LA museum disputes Italian court ruling over return of Greek Bronze

The 2.000-year-old statue is held at the Getty Museum since 1977, when it was purchased for $4 million


Italy’s relationship with J. Paul Getty museum has gone sour following the museum’s appeal of a ruling by the country’s Supreme Court, ordering the return of a prized ancient Greek artwork.

Titled “Statue of a Victorious Youth, 300-100 B.C.”, the life-sized Greek bronze – one of the few of its kind to have survived – was recovered by Italian fishermen off the Adriatic coast in 1964.

Thirteen years later, after changing hands several times, it was purchased by Getty for $4 million, where it has been held since.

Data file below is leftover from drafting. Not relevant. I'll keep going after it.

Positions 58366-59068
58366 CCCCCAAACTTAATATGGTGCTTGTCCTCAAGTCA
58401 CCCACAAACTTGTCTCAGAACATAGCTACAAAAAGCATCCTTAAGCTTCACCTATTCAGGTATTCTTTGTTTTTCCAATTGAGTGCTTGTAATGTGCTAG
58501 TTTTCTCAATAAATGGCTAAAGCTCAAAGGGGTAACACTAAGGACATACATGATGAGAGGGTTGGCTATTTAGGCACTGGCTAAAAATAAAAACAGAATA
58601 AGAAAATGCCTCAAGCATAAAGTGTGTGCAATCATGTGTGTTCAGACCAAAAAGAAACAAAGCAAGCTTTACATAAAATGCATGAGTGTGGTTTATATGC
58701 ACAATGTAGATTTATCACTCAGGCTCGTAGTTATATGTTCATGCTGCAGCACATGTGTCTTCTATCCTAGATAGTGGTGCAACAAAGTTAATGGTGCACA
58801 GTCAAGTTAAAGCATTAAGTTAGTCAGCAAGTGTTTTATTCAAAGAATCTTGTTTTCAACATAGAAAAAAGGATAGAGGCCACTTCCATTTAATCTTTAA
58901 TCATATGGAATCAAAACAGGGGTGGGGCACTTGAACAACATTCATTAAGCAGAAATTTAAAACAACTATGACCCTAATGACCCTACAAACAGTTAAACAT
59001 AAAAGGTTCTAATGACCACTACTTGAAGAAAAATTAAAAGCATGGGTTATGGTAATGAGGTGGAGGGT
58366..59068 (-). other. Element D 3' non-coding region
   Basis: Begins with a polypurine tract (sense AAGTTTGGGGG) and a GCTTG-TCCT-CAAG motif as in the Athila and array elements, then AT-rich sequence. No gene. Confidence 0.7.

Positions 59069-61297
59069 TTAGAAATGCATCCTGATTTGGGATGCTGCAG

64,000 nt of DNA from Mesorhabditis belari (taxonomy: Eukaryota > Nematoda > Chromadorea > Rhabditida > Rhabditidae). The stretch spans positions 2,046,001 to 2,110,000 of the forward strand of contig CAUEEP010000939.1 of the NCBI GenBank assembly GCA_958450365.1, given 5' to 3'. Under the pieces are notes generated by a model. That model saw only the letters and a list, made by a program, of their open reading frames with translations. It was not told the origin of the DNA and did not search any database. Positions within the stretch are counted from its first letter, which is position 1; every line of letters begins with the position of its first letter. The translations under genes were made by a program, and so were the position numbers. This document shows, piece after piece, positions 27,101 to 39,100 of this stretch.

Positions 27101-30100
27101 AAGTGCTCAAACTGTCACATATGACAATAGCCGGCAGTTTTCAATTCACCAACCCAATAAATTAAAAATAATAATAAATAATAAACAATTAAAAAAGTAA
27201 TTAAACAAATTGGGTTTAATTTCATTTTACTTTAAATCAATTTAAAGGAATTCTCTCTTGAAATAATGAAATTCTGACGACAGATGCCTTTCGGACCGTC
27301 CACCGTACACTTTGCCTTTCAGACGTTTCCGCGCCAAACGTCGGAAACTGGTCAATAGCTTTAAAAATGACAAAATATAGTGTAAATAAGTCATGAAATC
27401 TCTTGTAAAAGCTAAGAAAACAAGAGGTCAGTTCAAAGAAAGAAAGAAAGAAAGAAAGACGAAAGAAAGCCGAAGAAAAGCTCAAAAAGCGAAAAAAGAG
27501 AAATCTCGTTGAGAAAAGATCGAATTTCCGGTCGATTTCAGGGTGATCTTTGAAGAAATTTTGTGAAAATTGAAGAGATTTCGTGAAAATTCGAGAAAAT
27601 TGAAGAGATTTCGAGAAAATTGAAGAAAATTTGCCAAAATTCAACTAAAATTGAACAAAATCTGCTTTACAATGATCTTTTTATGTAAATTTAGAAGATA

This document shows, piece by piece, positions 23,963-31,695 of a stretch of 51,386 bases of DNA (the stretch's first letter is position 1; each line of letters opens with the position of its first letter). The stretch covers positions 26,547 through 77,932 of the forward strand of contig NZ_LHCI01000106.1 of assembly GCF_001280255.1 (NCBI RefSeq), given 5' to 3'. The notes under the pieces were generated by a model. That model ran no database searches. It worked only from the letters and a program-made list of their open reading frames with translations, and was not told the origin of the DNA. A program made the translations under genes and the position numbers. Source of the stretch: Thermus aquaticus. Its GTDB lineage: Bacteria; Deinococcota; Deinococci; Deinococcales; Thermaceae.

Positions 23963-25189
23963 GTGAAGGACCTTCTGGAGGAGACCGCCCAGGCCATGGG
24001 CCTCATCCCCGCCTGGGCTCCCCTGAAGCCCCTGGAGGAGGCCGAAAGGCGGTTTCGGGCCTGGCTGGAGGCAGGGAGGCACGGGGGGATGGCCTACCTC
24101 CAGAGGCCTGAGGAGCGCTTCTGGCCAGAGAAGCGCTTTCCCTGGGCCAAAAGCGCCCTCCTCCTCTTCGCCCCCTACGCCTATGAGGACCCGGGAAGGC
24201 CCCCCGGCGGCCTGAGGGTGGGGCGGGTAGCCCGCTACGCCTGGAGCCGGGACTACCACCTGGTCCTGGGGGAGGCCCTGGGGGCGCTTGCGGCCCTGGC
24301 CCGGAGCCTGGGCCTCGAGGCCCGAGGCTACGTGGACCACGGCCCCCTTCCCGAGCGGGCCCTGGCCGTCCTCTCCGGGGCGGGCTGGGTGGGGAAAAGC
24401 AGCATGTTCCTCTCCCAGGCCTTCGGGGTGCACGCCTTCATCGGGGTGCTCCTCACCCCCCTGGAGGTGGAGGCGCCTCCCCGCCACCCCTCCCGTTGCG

The museum on the outskirts of Los Angeles, known for its collection of Greek and Roman antiquities, has returned 40 ancient artefacts to Italy since 2007, under an agreement that allowed for long-term loans of other pieces.

But the contested masterpiece – nicknamed the “Getty Bronze” – was left out of the deal and in 2010 a court order to be seized and returned to Italy, amidst the country’s campaign for repatriation of looted art, marked the beginning of a legal battle.

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